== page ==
I wanted readings every 5 minutes from the weather station and as pywws can easily read and log the weather station data every 5 minutes (recommended setting is 5min too), this was ideal. So, I set the weather station to log every 5 minutes.

It’s worth noting that the memory in the internal unit is not very large and although it will buffer some data, it cannot hold very much weather data. Now to setup where to log the data.  I chose /home/pi/data/weather, but it could be anywhere.  If a different directory is used, update the url through the rest of this page to the select directory.

All the weather station’s logged data should go into this directory. As per the getting started doco above for pywws, we now need to setup the timezone and weather station type. We will need to run the following command and it will create the configuration files the first time it is run.

The configuration files are found in the data directory /home/pi/data/weather/data. I adjusted the following in the weather.ini configuration file.

There is a full page in the doco about the weather.ini configuration settings here. I also update the configuration paths in the weather.ini file.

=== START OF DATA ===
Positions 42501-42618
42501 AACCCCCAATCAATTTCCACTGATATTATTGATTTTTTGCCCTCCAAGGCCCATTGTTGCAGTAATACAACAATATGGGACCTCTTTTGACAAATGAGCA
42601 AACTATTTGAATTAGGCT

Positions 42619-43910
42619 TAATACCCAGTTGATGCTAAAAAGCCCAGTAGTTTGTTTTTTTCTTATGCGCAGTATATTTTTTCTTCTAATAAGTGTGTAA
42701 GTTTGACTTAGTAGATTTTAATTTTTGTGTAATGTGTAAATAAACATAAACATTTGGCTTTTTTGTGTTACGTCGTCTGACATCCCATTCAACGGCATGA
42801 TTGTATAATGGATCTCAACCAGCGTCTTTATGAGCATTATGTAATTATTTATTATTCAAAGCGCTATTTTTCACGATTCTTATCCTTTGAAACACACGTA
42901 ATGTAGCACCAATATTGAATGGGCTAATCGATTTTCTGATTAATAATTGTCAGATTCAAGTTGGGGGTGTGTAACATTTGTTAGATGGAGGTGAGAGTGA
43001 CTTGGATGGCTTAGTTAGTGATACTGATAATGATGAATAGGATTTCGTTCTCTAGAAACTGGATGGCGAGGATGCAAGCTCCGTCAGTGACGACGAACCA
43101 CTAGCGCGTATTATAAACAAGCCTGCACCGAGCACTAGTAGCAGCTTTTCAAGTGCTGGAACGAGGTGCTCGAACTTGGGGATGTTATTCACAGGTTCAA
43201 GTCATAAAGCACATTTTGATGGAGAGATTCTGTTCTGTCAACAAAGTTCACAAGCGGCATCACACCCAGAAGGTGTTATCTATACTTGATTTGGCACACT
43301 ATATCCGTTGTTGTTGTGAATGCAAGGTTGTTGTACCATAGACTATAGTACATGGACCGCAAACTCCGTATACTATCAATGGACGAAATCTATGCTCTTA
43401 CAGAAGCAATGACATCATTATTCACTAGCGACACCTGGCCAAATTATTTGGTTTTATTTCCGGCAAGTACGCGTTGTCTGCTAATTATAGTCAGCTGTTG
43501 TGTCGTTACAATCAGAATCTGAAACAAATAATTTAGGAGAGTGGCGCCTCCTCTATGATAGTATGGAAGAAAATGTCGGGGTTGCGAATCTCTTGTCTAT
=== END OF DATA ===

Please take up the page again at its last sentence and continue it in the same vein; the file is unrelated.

My full weather.ini looks like this.

Now create these directories and copy the pywws examples into them.

Then we run the command again.

This will probably need to run for a while to download the data. It should have some output similar to this.

So now that the weather station data can be downloaded, I want to setup a service that will run to download the weather data. There are two options, an hourly update or a live logger. I opted for the live logger as I wanted data updated as close to every 5min as possible. Pywws comes with a livelogger than can run as a daemon.  It can be run like this.

While this works well, it will not start automatically. A service init script is much easier to manage for me. Create a new init.d file by running the following.

Now copy and paste the following into this file. Update the DAEMON, DATADIR and LOGFILE to suit your installation.

Once the init script has been saved, it needs to be made executable and added to rc.d so it will start and stop at startup and shutdown.

You can also start/stop pywws as a service.

References

http://www.weather-watch.com/smf/index.php?topic=39257.0
https://jim-easterbrook.github.io/pywws/doc/en/html/index.html
https://groups.google.com/forum/#!topic/pywws/r9KfWM_AgKY
https://github.com/borpin/pywws-scripts/blob/master/pywws-livelog